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### Re: Bin packing problem variation repost (see[834245])

by jethro (Monsignor)
 on Apr 14, 2010 at 16:22 UTC ( #834722=note: print w/replies, xml ) Need Help??

I assume a solution should have no leftovers, i.e. every number should be in exactly one group and only valid groups (with totals in the range 840 to 900) should exist.

One question is whether it can be assumed that such a solution always exists? In any case there should be a time limit after which the program stops and declares failure. My guess is that the more numbers are given the less likely it is that no solution exists. But you can always construct a not working data sample of arbitrary length, for example the array (101)x \$n for any value of \$n

It sounds to me like a genetic algorithm or at least a stochastic algorithm (or whatever it is called in CS) might be good at this:

Basically you create an initial packing (without looking really for a correct solution), then adapt that packing randomly but sensibly until you find a solution. A real genetic algorithm would work with many packings and cross the "best" of them. A simpler stochastic algorithm would only work on one packing but switch between incremental optimization (to get to a local "best" packing) and random destruction (to get out of local paths without a solution).

I began with the programming but now I have to do something else, maybe I can finish the script tonight. There are "only" a few subs to fill out if anyone wants to do it. I post it here to show how it can be done, read the comments in the main loop

```#!/usr/bin/perl

use strict;
use warnings;

use Data::Dumper;

my @a = qw(
121 182 111 160 105 113 121 97 123 157 133 161 141 135 137 145
133 137 151 118 126 141 174 181 154 109 198 114 122 162 91 99
116 122 195 199 150 192 163 88 112 157 182 210 124 105 144 166
144 257 164 156 173 154 193 142 143 126 118 130 107 86 131 154
131 147 134 118 115 135 141 158 129 143 126 128 134 129 167 130
135 117 127 146 96 117 99 99 139 152 149 136 105 124 136 160
160 139 177 115 123 103 150 183 132 171 121 114 111 113 131
144 122 141 111 139 145 109 114 122 103 160 153 147 172 155 122
296 124 112 161 124 311 99 157 122 120 198 152 140 162 177 98
138 156 177 103 180 187 173 150 135 168 132 196 112 195 126 113
116 105 116 151 216 188 158 121 166 148 132 89 197 92 115 98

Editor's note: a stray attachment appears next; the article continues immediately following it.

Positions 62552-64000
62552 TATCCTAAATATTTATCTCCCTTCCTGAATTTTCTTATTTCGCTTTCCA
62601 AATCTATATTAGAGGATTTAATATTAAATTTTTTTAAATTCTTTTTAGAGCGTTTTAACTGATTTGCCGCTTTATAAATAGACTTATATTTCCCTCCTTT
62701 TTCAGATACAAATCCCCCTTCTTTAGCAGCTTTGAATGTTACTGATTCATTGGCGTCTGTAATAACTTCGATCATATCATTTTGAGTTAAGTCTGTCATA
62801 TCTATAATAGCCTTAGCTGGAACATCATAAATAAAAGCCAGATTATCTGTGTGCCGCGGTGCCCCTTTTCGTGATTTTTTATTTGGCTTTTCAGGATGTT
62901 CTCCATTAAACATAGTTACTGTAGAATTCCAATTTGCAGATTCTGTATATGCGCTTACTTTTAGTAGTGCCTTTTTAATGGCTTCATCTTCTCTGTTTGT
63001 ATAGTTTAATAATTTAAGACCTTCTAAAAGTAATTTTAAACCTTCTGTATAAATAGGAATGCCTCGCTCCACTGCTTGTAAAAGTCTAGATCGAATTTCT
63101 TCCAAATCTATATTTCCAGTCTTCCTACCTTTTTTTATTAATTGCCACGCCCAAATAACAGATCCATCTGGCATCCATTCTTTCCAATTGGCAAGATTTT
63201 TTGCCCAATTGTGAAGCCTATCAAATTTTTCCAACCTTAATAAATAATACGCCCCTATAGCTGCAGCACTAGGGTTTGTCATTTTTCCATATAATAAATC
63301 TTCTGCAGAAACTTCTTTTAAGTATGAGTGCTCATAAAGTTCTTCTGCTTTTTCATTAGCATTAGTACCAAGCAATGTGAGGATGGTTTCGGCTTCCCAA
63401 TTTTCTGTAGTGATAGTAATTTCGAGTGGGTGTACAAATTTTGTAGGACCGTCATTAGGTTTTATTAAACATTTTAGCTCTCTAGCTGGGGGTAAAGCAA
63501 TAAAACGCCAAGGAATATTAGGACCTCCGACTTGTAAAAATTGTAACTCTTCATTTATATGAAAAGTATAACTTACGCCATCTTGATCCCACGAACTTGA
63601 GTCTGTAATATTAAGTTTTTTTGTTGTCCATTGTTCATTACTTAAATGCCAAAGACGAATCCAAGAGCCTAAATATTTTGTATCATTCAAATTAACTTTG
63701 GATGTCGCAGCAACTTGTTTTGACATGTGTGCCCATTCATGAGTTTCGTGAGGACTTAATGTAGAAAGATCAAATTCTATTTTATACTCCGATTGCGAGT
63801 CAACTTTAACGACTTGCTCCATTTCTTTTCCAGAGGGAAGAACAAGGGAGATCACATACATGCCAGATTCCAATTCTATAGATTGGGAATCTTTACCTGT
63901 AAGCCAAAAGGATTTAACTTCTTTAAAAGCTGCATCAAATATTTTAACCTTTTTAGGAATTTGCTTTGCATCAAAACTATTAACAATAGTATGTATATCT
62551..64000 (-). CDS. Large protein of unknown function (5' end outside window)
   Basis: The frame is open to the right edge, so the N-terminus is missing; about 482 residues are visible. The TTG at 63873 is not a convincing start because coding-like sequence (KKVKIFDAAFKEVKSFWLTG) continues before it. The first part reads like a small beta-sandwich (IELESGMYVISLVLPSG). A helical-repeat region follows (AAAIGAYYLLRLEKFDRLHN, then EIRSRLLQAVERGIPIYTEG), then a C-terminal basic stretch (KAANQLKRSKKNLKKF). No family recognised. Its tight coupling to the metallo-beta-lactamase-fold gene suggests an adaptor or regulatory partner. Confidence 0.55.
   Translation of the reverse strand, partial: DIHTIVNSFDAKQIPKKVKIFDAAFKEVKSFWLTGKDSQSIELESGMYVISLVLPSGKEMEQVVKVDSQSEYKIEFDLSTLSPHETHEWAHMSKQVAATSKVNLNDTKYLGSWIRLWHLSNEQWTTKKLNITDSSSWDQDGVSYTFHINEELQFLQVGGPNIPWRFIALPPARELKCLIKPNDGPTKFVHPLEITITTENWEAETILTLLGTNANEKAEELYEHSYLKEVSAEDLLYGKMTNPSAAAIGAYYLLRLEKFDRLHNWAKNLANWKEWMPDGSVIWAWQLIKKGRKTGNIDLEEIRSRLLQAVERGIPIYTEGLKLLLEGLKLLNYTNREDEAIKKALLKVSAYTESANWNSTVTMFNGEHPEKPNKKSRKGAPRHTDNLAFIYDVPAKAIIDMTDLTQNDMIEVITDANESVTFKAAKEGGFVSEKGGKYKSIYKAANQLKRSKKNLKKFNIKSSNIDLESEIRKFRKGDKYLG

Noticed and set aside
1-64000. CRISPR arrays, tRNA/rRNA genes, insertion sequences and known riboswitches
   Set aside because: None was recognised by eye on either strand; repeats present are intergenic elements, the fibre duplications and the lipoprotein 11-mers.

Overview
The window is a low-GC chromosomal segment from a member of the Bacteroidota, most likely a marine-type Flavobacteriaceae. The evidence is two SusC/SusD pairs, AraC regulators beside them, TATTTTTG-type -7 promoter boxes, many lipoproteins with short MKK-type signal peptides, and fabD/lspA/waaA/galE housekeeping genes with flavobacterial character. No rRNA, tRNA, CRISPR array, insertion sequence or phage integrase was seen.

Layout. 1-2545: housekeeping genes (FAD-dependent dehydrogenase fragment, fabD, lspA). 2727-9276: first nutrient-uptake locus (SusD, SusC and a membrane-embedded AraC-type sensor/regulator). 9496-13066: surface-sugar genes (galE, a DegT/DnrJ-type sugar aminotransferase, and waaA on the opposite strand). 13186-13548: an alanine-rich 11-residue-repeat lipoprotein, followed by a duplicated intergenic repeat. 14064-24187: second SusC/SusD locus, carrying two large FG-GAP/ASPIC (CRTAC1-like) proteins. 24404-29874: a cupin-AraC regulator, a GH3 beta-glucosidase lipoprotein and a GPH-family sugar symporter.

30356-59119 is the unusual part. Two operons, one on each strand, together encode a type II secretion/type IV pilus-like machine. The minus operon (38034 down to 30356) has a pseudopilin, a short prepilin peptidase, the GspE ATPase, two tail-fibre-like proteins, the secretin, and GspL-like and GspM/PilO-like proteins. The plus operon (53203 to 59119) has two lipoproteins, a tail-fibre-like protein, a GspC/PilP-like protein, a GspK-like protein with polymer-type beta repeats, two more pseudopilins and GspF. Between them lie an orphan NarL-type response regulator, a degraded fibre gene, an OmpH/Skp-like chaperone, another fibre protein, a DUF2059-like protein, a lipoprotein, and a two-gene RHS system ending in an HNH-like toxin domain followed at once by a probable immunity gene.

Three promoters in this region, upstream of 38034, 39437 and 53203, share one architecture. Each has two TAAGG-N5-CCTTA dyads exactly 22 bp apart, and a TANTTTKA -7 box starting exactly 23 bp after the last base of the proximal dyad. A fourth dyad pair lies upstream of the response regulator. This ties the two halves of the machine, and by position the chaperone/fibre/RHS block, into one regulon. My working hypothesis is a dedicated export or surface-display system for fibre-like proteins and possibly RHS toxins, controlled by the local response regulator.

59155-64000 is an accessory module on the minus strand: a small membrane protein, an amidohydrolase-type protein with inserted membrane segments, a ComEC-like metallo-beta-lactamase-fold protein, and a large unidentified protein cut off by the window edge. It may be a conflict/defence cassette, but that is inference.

130 103 120 261 143 126 167 203 95 165 129
);

# count the sum of all numbers in a and derive from that the minimum a
+nd maximum number of packs

my \$sum;
\$sum+= \$_ for @a;

my \$minimum= int((\$sum-1)/900)+1;
my \$maximum= int(\$sum/840);

print "Sum is \$sum, minimal \$minimum packs, maximal \$maximum packs\n";
die "No solution possible\n" if (\$maximum<1);

# put numbers into packs (an array of arrays) without looking much at
+correctness

my @packs=[];
my @packsum;
while (@a) {
\$_= shift @a;
push @{\$packs[\$#packs]}, \$_;
\$packsum[\$#packs]+= \$_;
if (\$packsum[\$#packs]>840 and @a) {
push @packs, [];
}
}

# print Dumper(\@packs,\@packsum);

# now the loop with optimization and destruction

my \$steps;
my \$wanttogrow=0;

while (1) {
# if not enough packs, remove values from other packs to create a
+new one
while (@packs<\$minimum) { grow_another_pack(\@packs,\@packsum); }
# too much packs can't happen, we avoid this

#switch two numbers, if possible between an overfilled pack and an
+ underfilled pack
optimized_switching(\@packs,\@packsum);
if (finished(\@packsum)) { last };

# if we did lots of incremental optimization without success, turn
+ to destruction
\$steps++;
if (\$wanttogrow) {
if (@packs==\$maximum) {
\$wanttogrow= 0;
}
else {
grow_another_pack(\@packs,\@packsum);
}
}
else {
if (@packs==\$minimum) {
\$wanttogrow= 1;
}
else {
remove_a_pack(\@packs,\@packsum);
}
}
#just randomly switch some numbers, check for success even though
+unlikely
if (random_switching(\@packs,\@packsum)) { last };
if (finished(\@packsum)) { last };
}

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Re^2: Bin packing problem variation repost (see[834245])
by gskoli (Novice) on Apr 15, 2010 at 11:56 UTC
Thanks
Also try to show index of picked number
And what will be left for you? :) You can even parse the solution and compute the indexes back.

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